News 100 blueBy Pepper Parr

February 9th, 2021

BURLINGTON, ON

 

local news logoThere is another on-line news source in town.

It’s been around for a number of months.

People we talk to regularly tell us that they don’t communicate that well.  Email sent to the local news doesn’t always get a response or if there is a response, there is no detail.

Rick Craven

Former ward 1 city councillor Rick Craven covers city hall with a focus on Aldershot.

Phillips made is clkear to council that absolute clarity was needed by both staff and the BPAC administration on what was meant by "sustainability".

Kim Phillips, at one time was City Clerk and moved up to serve as a General Manager. She took retirement when Jeff Fielding was City Manager – the chemistry between the two was never very good.

Right now former Councillor Rick Craven and former City General Manager Kim Phillips have been contributors.

The owner hasn’t, to the best of our knowledge, hasn’t written a word.

The web site was registered in July of this year by former Mayor Rick Goldring.

Many thought that Goldring had returned to his financial management routes and was putting together a client list.

It appears that he has found an interest in journalism – but you won’t see his name anywhere on the web site.

Not a word on who owns what is known as www.local-news.ca

The fact that Goldring registered the site does not mean he is the beneficial owner. We will track down the corporate records for  Local-News.ca Inc., and find out who the directors are.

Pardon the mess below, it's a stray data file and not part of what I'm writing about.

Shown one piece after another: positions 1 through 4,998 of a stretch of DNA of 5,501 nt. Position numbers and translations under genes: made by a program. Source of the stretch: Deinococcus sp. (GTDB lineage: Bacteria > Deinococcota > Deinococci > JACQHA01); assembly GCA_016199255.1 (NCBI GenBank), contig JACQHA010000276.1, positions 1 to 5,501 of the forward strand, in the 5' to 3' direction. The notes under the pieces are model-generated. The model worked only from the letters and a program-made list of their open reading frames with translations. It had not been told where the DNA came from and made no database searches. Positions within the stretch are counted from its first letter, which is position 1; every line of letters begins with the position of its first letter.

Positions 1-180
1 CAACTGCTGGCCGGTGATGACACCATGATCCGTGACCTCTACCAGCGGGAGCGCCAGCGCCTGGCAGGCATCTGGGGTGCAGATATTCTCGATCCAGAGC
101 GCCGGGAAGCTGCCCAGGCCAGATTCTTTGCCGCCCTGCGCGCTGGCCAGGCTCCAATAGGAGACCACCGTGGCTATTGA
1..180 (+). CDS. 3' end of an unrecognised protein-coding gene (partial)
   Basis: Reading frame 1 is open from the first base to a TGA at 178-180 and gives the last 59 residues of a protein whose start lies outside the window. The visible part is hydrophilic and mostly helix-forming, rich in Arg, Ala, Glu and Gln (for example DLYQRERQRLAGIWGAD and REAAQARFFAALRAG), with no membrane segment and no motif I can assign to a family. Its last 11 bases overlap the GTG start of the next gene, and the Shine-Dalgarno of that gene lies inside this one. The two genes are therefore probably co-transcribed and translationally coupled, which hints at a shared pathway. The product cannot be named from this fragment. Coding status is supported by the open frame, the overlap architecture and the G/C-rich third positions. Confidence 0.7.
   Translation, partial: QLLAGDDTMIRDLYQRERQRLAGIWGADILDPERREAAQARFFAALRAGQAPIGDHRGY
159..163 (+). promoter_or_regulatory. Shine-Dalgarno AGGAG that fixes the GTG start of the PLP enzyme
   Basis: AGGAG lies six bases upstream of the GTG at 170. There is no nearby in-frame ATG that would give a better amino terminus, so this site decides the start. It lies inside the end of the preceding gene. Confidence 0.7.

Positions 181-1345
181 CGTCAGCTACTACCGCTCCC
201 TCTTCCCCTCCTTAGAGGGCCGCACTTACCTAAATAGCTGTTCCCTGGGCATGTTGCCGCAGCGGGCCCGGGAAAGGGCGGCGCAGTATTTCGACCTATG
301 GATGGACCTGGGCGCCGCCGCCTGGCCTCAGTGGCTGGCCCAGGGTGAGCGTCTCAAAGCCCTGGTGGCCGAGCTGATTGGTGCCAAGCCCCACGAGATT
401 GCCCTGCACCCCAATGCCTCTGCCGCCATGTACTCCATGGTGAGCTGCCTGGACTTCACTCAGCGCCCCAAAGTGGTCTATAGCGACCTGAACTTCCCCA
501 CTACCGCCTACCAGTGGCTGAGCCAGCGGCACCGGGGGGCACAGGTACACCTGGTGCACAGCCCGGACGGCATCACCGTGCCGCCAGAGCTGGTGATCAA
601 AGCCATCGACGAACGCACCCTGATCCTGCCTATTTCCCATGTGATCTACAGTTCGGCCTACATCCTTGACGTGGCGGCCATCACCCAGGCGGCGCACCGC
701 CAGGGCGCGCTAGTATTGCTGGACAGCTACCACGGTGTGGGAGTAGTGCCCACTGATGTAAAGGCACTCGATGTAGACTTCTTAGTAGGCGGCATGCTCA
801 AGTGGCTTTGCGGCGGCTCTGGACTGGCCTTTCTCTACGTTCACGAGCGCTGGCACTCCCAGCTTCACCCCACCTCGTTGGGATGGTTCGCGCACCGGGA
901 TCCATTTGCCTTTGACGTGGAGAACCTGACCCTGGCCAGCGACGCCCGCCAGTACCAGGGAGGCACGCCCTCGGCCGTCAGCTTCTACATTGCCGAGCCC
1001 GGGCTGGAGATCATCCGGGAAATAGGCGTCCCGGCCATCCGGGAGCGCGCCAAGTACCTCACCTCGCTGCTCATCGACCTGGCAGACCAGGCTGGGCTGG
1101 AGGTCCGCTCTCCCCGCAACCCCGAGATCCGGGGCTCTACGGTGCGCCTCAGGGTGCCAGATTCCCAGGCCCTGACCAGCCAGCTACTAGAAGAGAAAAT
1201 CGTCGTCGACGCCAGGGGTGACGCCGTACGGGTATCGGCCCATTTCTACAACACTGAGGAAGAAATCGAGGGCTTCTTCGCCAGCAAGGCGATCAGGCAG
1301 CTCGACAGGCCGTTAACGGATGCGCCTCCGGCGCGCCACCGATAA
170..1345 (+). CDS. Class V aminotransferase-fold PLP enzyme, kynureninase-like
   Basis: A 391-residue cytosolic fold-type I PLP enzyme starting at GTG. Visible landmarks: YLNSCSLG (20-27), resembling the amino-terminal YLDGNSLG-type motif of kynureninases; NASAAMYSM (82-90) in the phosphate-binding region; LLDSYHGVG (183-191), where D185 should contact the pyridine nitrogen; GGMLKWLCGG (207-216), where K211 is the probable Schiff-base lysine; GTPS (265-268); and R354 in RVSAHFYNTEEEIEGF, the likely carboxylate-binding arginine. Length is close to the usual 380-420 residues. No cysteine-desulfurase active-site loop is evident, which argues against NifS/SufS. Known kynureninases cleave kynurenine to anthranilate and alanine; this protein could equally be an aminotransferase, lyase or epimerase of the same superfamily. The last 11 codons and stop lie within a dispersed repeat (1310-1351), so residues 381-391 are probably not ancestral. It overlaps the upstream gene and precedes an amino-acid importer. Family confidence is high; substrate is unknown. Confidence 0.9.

There are some administrative issues with the site.

One reader advised us that the Twitter feed for the site has been suspended.

new tweet account

Twitter account for the local news was suspended.

“Go onto the local-news.ca website, click on twitter symbol
I get:”

@localnewsburl
Account suspended
Twitter suspends accounts which violate the Twitter Rules.

There are a reported 24 followers on the Facebook page.

We can remember when the Gazette got as few as 500 readers in a day; hang in, stay patient, deliver value to your readers and be transparent.

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A Burlington Lands Partnership: Has a budget of $250,000 - now settles down to thinking what to do first

background graphic redBy Pepper Parr

February 9th, 2021

BURLINGTON, ON

The following is lengthy.  It sets out what the city has decided it wants to do on development projects that will put tax money at risk.  None of what is now known as the Burlington Lands Project was discussed, nor even mentioned, during the last municipal election.

Part 2 of a four part series

What is the Burlington Lands Partnership?

The Burlington Lands Partnership (“BLP”) is a flexible, multi-dimensional and integrated approach that seeks to address multiple areas of municipal strategic land management including acquisition and development. This strategic forward-looking approach will encompass the leveraging of future municipal land investments to maximize the potential benefits for the City and related partners.

For the City, the BLP will initially focus on achieving tangible and measurable community benefits and returns in three areas: supporting economic growth and direct job creation, completing “city building” projects and delivering much needed affordable housing.

Oversight and strategic direction will be provided by a new steering committee that is ultimately accountable to Burlington City Council. The committee is proposed to consist of the Mayor, the City Manager, the Council member serving as current Chair of the Community Planning, Regulation and Mobility Committee, key senior municipal staff, and representation from Burlington Economic Development (both the Board and staff).

Additional partner-based stakeholders such as community leaders, the heads of community organizations, and representatives of private corporations are proposed to be part of smaller project specific task forces that are accountable and report to the BLP Steering Committee.

Why is the Burlington Lands Partnership Needed?

Burlington wants a Stage 2 designation.

There are parts of this fair city that could use some development – or to use the language planners use – put the land to better use.